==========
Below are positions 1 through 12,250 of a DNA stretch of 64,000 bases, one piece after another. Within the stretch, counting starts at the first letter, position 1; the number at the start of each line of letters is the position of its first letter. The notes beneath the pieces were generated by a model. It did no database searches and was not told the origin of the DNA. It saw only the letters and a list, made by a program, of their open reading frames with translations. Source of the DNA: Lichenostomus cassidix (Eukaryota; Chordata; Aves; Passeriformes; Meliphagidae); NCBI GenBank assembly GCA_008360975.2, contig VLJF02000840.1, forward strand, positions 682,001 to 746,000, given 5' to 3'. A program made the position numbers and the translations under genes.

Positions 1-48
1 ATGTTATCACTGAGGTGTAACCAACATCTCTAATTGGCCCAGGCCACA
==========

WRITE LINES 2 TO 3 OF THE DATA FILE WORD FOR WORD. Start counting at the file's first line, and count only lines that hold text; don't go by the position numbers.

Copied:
Positions 1-48
1 ATGTTATCACTGAGGTGTAACCAACATCTCTAATTGGCCCAGGCCACA